Shell Begins Testing Microgrid Performance at its Largest Technology Center

Jan. 18, 2019
The Shell microgrid is now operating in Houston at the company’s largest technology center. Shell is looking at the technology for deployment in urban areas, as well as in remote areas around the world from Asia to Africa.

Shell International Exploration & Production has begun operating the new microgrid at its Shell Technology Center Houston (STCH) campus.

The microgrid provides clean, resilient energy for a facility on the 200-acre campus where nearly 2,000 Shell scientists, technologists and engineers work. It is the largest of Shell’s three technology centers. The others are in Amsterdam and Bangalore.

Installed earlier this year, the Shell microgrid incorporates 300-kW of ground mounted solar photovoltaic panels, a 127-MW natural gas reciprocating engine and a 1,050-kWh advanced lithium ion battery and a 250-kW load bank. Electric vehicle charging stations and other battery elements are scheduled to be added to the site in April and May and to be fully operational in June.

Black & Veatch designed, procured and built the microgrid. The company also monitors its performance remotely to ensure the warranty is met and issues prompts to perform preventive maintenance.

“By serving as a platform for hands-on research, the microgrid allows Shell to analyze different scenarios in renewable energy systems integration, providing an elevated level of technology assurance and insight,” said Dustin Rogge, Black & Veatch’s project manager.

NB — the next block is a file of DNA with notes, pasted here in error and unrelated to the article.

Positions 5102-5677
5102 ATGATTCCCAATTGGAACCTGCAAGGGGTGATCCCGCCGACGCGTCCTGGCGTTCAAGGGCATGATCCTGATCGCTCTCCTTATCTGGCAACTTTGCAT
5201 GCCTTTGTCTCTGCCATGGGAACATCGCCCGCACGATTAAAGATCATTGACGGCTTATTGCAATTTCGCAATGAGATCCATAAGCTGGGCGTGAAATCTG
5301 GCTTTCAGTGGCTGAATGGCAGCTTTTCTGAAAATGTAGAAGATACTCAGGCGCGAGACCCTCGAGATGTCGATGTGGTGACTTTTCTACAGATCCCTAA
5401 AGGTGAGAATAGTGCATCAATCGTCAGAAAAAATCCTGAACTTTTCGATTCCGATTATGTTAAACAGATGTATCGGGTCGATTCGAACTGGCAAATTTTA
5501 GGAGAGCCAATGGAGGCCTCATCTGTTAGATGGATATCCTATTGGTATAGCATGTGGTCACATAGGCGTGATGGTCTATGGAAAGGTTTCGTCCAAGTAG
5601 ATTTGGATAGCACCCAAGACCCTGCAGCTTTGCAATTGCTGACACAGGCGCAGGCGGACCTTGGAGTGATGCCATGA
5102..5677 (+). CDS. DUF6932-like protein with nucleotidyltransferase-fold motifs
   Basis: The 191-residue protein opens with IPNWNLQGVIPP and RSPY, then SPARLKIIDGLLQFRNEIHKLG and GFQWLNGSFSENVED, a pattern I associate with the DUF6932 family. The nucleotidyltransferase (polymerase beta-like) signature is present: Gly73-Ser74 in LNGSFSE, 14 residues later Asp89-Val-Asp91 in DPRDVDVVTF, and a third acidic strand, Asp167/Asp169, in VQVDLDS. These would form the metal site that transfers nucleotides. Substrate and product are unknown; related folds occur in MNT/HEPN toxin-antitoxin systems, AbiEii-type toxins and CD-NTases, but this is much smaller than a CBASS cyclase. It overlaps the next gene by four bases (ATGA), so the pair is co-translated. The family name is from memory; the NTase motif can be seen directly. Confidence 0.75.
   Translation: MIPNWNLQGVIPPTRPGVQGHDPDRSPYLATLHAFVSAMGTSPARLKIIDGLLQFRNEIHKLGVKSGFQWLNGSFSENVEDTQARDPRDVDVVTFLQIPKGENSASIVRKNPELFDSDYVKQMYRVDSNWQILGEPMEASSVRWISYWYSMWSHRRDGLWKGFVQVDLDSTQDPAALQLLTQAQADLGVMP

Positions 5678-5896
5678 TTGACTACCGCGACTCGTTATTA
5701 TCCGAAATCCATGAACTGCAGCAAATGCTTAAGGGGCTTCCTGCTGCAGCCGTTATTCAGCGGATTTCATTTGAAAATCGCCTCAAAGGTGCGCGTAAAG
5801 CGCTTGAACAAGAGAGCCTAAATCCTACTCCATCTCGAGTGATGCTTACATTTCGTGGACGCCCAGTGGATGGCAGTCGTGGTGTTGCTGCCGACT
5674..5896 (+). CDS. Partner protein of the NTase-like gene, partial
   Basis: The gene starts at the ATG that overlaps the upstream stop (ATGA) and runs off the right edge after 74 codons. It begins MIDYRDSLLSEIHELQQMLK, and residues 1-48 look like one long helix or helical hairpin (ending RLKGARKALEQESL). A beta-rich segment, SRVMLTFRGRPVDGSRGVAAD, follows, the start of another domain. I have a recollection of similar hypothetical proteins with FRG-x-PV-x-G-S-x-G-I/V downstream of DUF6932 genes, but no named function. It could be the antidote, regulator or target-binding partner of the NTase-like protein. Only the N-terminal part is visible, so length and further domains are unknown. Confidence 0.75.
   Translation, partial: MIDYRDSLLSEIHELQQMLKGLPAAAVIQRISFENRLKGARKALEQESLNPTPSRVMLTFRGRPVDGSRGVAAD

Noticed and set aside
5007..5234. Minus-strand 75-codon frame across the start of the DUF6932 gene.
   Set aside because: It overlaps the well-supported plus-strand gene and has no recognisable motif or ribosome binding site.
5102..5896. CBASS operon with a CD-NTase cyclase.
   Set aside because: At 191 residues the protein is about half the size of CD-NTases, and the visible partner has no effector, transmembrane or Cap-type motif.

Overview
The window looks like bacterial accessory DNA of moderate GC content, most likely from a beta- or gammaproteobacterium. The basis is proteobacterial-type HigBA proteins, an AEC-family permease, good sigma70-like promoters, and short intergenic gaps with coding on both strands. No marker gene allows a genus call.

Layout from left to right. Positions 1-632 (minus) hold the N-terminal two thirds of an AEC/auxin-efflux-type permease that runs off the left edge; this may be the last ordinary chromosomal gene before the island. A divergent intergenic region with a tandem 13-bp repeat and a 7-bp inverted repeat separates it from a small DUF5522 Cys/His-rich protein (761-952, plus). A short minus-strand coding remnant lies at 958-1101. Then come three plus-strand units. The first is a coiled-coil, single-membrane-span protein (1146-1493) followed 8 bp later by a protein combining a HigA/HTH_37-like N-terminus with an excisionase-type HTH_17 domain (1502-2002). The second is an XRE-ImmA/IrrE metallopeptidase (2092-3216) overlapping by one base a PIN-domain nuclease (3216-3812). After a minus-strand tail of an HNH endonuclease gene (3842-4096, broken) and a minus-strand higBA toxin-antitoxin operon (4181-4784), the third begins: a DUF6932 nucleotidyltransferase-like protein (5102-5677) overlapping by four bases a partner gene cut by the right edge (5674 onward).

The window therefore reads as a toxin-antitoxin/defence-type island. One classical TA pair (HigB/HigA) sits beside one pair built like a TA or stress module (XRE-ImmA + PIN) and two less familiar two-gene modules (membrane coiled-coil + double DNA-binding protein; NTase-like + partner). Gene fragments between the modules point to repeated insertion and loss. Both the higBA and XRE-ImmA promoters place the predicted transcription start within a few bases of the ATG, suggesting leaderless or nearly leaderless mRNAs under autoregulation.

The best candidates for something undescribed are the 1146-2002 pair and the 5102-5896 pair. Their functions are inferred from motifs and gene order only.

Shell’s Houston research center is designed to study the next generation of clean power and distributed energy technologies. The Shell microgrid is a working test lab that enables Shell to explore advances in renewable energy by helping researchers better understand the challenges of integrating the components to provide safe, seamless, reliable power to consumers.

Shell said the ability to flex the system will allow it to see how the equipment performs in different scenarios, which will aid the understanding of how to best deploy renewable energy resources. The facility has an automated load bank that can simulate different electrical loads in order to experiment with how much power to generate or absorb at any given time.

“The microgrid is already generating value for STCH by providing resilient, renewable power for part of our campus,” said Jon La Follett, energy system integration and storage program lead in Shell’s new energies research and technology department. “And by exporting power to the local grid, we are generating economic benefit.”

Shell is looking at the technology for deployment in urban areas, as well as in remote areas around the world from Asia to Africa.

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Peter Maloney

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